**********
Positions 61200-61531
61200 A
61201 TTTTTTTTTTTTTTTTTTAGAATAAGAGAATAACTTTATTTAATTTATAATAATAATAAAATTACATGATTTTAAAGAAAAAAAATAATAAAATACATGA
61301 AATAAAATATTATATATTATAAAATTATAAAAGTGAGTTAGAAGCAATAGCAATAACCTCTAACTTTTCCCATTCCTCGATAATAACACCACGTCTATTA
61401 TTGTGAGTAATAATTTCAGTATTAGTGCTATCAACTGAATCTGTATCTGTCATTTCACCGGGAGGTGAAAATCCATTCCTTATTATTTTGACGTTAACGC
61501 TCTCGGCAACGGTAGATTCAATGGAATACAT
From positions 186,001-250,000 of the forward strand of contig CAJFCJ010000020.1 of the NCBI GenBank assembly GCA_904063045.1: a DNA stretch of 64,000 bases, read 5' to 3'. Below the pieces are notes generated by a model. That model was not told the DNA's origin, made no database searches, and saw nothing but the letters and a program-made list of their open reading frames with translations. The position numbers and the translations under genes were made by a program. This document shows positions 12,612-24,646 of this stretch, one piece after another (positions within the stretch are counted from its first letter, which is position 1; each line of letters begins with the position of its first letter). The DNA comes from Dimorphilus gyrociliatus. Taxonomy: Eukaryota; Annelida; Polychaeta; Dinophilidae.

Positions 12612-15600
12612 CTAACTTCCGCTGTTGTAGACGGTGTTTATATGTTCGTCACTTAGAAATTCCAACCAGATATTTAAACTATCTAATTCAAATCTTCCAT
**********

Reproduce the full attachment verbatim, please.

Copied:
Positions 61200-61531
61200 A
61201 TTTTTTTTTTTTTTTTTTAGAATAAGAGAATAACTTTATTTAATTTATAATAATAATAAAATTACATGATTTTAAAGAAAAAAAATAATAAAATACATGA
61301 AATAAAATATTATATATTATAAAATTATAAAAGTGAGTTAGAAGCAATAGCAATAACCTCTAACTTTTCCCATTCCTCGATAATAACACCACGTCTATTA
61401 TTGTGAGTAATAATTTCAGTATTAGTGCTATCAACTGAATCTGTATCTGTCATTTCACCGGGAGGTGAAAATCCATTCCTTATTATTTTGACGTTAACGC
61501 TCTCGGCAACGGTAGATTCAATGGAATACAT
From positions 186,001-250,000 of the forward strand of contig CAJFCJ010000020.1 of the NCBI GenBank assembly GCA_904063045.1: a DNA stretch of 64,000 bases, read 5' to 3'. Below the pieces are notes generated by a model. That model was not told the DNA's origin, made no database searches, and saw nothing but the letters and a program-made list of their open reading frames with translations. The position numbers and the translations under genes were made by a program. This document shows positions 12,612-24,646 of this stretch, one piece after another (positions within the stretch are counted from its first letter, which is position 1; each line of letters begins with the position of its first letter). The DNA comes from Dimorphilus gyrociliatus. Taxonomy: Eukaryota; Annelida; Polychaeta; Dinophilidae.

Positions 12612-15600
12612 CTAACTTCCGCTGTTGTAGACGGTGTTTATATGTTCGTCACTTAGAAATTCCAACCAGATATTTAAACTATCTAATTCAAATCTTCCAT